Community perception of the causes of maternal mortality among the Annang of Nigeria's South-East coast

  • Aniefiok J Umoiyoho
  • Aniekan M Abasiattai Department of Obstetrics and Gynaecology, University of Uyo Teaching Hospital, Uyo, Nigeria
  • Edem J Udoma
  • Saturday J Etuk

Abstract

Context: Nigeria still has one of the highest maternal mortality rates in the world despite several intervention programmes aimed at its reduction. In Akwa Ibom state, Nigeria, maternal mortality has been found to be highest among the Annang speaking people of the state.

Objective: The aim of this study was to ascertain the perception of the causes of maternal mortality among the Annang speaking people of Akwa Ibom State, Nigeria.

Method: Focus group discussions were carried out in 2 local government areas of Akwa Ibom State, Nigeria between 1st February 2002 and 30th April 2002.

Results: Majority of the participants (60%) were between 26 and 35 years. Most of the participants felt hospitals generally connote sickness and were places reserved for only sick people. The most common causes of maternal death highlighted by the participants were spiritual attack from enemies and punishment by the Gods for infidelity. Suggestions made by the participants to reduce maternal death included, education of women on the need to be faithful to their husbands, acceptance of Christianity by all women and total surrender to God during pregnancy.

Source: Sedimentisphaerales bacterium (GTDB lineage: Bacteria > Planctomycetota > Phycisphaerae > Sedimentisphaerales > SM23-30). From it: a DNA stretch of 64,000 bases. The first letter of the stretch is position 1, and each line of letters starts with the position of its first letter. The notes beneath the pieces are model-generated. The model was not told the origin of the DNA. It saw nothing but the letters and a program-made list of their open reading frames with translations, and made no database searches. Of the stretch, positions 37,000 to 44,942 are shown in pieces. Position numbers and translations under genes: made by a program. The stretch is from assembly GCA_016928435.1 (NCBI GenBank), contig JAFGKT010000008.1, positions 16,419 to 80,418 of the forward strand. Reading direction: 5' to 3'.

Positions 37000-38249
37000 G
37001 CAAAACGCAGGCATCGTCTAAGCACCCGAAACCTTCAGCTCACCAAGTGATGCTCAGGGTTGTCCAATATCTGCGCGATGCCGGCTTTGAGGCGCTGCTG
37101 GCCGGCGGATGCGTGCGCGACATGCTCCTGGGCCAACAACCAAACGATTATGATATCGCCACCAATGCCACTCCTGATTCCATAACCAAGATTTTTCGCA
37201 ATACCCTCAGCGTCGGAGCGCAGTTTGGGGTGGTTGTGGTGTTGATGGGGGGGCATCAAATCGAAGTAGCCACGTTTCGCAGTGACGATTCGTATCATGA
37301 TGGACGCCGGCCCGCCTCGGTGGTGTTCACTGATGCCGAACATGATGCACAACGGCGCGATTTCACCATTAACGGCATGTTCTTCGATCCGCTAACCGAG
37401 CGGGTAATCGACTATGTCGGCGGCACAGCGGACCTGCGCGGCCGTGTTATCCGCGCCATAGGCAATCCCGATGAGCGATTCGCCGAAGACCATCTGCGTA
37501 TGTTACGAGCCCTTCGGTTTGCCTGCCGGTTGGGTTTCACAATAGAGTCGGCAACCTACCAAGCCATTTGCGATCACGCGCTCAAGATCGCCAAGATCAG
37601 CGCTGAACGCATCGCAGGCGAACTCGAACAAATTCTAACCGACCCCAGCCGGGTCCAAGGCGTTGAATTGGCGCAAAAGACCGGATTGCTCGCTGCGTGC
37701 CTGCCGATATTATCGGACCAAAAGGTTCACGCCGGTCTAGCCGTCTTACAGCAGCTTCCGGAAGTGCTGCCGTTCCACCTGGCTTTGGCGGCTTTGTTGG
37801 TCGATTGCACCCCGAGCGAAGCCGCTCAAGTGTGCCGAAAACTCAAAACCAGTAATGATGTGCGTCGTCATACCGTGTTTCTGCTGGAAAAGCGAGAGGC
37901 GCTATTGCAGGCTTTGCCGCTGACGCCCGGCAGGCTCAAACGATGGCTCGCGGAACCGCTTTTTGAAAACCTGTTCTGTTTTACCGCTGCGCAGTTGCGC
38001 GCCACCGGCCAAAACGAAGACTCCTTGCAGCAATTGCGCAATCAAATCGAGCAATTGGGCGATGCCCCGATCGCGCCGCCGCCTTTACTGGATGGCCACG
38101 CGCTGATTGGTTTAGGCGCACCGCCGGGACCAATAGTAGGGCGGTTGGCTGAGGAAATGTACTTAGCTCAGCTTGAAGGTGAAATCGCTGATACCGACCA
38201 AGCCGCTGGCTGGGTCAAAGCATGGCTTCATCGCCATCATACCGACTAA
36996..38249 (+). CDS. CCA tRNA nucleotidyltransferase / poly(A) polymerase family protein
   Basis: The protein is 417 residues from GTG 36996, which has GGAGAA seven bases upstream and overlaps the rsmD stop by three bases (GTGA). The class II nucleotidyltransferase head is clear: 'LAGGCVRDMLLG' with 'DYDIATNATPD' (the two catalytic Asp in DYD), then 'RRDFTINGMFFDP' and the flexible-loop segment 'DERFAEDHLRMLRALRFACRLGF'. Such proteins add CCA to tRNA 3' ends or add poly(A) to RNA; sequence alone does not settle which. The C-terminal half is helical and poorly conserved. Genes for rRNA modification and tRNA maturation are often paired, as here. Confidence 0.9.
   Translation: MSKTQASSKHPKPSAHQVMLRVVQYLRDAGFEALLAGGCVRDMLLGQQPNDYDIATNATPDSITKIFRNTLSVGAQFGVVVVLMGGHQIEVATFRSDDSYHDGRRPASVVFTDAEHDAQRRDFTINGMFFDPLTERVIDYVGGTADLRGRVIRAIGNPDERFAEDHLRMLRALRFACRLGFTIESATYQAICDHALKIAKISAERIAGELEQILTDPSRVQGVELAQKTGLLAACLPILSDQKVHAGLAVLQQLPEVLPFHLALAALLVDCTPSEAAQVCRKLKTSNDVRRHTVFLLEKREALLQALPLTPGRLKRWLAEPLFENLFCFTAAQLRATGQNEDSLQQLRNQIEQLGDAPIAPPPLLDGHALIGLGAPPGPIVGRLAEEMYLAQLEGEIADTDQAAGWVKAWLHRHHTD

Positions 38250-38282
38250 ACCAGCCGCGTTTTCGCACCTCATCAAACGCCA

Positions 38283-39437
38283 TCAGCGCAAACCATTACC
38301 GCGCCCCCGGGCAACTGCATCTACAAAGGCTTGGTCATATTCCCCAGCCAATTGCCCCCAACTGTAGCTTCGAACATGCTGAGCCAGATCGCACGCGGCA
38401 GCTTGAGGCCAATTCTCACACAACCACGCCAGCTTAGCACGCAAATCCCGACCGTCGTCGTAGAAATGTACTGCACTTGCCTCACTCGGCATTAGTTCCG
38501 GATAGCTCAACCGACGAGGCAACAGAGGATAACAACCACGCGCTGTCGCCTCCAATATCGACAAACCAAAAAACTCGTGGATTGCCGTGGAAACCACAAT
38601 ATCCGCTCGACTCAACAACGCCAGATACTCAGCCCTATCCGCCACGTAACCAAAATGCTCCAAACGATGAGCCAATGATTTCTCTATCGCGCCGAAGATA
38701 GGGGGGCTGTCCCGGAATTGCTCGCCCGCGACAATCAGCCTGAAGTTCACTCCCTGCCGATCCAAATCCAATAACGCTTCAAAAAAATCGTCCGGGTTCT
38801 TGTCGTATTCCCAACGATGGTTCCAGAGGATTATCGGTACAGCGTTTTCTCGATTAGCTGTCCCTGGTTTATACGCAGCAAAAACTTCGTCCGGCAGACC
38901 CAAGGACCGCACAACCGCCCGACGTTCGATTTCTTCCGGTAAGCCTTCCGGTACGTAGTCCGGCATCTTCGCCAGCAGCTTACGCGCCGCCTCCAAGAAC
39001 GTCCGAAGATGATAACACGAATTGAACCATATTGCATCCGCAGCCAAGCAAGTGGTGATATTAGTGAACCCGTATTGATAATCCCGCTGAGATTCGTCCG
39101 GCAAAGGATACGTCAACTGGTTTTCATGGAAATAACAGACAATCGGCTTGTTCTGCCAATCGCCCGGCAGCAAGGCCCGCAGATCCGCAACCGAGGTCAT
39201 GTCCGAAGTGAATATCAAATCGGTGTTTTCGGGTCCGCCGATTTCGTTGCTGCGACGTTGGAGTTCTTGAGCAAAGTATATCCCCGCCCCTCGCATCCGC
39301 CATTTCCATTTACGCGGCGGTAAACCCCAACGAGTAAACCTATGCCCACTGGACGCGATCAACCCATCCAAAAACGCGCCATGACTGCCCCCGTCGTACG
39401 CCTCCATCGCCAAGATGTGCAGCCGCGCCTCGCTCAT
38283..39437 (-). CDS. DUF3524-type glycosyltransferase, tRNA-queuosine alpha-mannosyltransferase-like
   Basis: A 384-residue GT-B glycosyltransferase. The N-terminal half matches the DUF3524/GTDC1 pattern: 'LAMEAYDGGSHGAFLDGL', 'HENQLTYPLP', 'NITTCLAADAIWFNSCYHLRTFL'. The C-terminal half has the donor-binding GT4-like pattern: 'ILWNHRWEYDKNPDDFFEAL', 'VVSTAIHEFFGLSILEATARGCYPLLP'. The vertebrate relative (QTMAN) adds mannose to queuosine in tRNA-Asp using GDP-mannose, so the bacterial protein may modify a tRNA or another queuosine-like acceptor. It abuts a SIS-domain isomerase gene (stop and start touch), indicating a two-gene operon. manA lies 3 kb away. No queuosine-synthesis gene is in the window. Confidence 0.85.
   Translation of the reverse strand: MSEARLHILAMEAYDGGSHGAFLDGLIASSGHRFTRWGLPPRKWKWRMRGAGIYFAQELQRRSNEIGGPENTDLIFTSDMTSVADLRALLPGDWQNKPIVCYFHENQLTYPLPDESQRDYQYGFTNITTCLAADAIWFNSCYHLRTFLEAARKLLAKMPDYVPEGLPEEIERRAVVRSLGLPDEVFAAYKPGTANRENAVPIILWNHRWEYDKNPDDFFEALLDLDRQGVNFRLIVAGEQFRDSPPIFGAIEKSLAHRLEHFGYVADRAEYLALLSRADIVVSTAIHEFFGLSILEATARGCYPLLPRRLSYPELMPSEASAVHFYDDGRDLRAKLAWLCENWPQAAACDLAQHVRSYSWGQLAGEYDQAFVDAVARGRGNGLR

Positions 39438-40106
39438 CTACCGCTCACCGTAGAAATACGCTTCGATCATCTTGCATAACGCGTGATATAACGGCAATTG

Conclusion: There must be intensive grassroots enlightenment and health education in our communities on the causes and prevention of maternal mortality. The advantages of antenatal care and hospital delivery should be included as part of the health education curriculum in our primary and secondary schools. There is need for provision of accessible comprehensive health centres with facilities for emergency obstetric care in our communities by the government.

Keywords: community perception, maternal mortality, Annang, Nigeria

Tropical Journal of Obstetrics and Gynaecology Vol. 22(2) 2005: 189-192
Published
2006-05-19
Section
Articles

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eISSN: 0189-5117